Also, the whole idea of a university education should imply a focus upon cognition and content. It's not a semnon gakko nor a conversational school. So, if some students can't keep up it's up to them to meet the demands of the curricula (and I think they can often do more than we realize) rather than have the institution pander to the lowest common denominator or any other type of dumbing down. Students will always sink the level of our lowest demands if we let them and most will rise if reasonable demands are placed upon them.

That be what I sez anyways.

Mike, I think you are one of the most  innovative english language teachers in Japan. Your students are proud to be taught by a good teacher like you. They would become the best and most communicative doctors in 4 years time, thanks to you.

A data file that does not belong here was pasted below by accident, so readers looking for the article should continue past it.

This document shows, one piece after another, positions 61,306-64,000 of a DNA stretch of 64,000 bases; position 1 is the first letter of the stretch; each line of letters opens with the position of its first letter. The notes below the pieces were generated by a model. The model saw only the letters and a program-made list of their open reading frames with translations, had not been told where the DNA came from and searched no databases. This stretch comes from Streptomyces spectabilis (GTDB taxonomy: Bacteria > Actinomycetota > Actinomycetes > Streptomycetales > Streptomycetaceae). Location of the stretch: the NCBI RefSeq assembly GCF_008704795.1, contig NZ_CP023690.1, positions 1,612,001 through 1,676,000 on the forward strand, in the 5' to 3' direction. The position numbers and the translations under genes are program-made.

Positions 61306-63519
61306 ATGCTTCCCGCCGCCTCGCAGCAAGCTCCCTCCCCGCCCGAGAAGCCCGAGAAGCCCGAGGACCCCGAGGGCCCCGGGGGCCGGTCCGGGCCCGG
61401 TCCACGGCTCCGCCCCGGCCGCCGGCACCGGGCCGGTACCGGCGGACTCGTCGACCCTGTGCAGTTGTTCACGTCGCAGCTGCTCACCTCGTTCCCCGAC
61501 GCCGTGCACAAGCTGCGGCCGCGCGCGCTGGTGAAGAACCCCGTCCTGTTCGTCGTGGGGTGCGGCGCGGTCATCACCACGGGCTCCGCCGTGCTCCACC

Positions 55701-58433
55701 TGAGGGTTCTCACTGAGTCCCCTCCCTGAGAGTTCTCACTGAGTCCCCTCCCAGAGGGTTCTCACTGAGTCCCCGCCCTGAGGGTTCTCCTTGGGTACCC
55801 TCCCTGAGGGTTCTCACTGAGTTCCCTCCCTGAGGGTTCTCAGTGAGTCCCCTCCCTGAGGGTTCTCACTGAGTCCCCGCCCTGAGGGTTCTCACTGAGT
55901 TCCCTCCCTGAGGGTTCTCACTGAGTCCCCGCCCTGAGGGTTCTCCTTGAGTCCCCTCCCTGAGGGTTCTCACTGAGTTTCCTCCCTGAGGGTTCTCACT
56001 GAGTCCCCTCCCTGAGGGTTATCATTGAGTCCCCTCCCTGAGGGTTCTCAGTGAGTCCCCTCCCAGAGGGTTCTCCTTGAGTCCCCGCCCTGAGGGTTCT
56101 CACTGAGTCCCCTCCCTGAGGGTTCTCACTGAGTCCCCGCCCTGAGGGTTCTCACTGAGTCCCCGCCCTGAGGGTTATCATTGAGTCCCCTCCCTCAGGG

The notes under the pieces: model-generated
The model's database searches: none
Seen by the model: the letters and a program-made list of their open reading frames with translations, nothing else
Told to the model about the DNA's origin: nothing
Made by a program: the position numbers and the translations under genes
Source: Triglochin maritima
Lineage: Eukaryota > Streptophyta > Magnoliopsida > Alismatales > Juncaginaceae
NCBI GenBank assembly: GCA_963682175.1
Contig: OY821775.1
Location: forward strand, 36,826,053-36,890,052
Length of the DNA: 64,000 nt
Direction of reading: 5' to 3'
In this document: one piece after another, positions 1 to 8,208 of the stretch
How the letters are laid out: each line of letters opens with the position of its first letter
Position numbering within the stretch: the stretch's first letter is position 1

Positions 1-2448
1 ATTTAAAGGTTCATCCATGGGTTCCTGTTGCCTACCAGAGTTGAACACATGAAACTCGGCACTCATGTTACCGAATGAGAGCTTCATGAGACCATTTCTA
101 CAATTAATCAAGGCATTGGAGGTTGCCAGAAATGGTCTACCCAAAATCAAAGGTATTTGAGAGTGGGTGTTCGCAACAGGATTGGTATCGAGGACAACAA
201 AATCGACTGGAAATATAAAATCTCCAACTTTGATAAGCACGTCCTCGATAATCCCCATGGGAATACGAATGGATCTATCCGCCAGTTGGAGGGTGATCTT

Also, I will use the suggestions you have given here in my own little high school class in the Philippines after my training here in Japan.
CBI, ESP, task-based activities, and discourse approach are pioneering concepts in english language teaching.
Though, we have been using these things in quesci for quite sometime now, sometimes the task seems overwhelming. There are not enough good english teachers around. 
And in general, the student ratio continues to increase.
I'm thankful of websites like these which provide teachers a venue to exchange their knowledge and experience in language teaching. 
      

Thanks Bernie.

Actually, sometimes I think about living in The Philippines after my time in Japan has run its course. I've visited several times (all areas- even Minadanao!) and imagine being a consultant or advisor at a university there, helping students improve academuic skills for entry into North American universities or something like that. Whereabouts are you from?

With all smiles and open arms, we wil welcome you in Quezon City Science High School. 

I will start my research at Hyogo Univeristy for Teachers next month under Hiroyuki Imai sensei. 

I had a wonderful time studying Nihongo in Kobe University.